State v. Stewart
In State v. Stewart, 64 Conn. App. 340, 349-50, 780 A.2d 209, cert. denied, 258 Conn. 909, 782 A.2d 1250 (2001), the Court recognized a distinction between matters of trial strategy, for which counsel has ultimate responsibility, and decisions concerning "'inherently personal rights of fundamental importance to the defendant . . . .'" Id., 353.
"It is . . . recognized that the accused has the ultimate authority to make certain fundamental decisions regarding the case, as to whether to plead guilty, waive a jury, testify in his or her own behalf, or take an appeal . . . . However, once counsel is appointed, the day-to-day conduct of the defense rests with the attorney. He, not the client, has the immediate--and ultimate--responsibility of deciding if and when to object, which witnesses, if any to call, and what defenses to develop. Not only do these decisions rest with the attorney, but such decisions must, as a practical matter, be made without consulting the client." Id., 352.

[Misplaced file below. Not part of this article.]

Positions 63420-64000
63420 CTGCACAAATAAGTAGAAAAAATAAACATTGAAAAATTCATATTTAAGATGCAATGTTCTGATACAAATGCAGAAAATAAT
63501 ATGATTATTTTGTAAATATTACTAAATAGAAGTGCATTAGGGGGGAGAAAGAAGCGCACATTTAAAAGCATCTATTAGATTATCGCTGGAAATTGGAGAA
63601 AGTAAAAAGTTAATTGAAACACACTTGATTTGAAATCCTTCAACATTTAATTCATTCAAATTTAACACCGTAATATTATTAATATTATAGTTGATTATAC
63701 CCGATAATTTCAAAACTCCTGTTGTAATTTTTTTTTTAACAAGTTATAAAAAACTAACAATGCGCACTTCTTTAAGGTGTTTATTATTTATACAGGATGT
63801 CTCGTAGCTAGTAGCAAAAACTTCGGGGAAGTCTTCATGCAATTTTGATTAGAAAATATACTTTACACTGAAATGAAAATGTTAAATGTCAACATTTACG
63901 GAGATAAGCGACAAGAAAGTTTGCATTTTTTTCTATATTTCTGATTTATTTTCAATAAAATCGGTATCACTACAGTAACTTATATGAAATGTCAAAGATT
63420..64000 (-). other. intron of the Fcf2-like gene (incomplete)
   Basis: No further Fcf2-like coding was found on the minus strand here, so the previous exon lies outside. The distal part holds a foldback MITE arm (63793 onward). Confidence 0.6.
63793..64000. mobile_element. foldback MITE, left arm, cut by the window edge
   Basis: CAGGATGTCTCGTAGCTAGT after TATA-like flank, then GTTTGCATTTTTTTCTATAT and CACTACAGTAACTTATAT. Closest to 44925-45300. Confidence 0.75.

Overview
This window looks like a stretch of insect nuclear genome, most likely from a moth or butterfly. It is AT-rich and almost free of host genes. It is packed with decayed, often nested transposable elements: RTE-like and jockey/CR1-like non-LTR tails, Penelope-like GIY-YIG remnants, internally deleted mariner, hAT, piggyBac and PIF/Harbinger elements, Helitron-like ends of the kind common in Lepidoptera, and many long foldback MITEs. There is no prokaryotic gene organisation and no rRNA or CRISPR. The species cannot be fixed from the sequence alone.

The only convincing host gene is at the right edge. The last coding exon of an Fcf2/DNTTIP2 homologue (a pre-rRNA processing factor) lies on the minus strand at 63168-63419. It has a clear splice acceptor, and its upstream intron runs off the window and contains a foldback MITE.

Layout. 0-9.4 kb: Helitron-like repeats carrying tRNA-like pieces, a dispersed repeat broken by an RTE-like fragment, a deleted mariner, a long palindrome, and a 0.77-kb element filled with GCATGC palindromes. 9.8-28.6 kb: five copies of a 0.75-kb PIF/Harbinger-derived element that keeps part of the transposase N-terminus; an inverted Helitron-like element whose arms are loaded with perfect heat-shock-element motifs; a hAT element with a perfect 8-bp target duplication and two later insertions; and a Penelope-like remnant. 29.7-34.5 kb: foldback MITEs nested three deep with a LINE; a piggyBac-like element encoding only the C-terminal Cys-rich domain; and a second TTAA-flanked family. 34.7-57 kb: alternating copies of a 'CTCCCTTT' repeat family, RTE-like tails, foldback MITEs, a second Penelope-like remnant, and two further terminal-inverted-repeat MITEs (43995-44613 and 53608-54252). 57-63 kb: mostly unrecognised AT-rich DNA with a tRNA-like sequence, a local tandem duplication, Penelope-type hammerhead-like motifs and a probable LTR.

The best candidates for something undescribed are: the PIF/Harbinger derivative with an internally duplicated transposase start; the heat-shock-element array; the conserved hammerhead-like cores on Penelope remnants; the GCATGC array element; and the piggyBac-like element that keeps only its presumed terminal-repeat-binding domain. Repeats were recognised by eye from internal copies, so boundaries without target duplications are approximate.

The Court recognized, nevertheless, that even after a defendant has retained counsel, the defendant, rather than counsel, retains the ultimate responsibility and power to exercise certain inherently personal rights.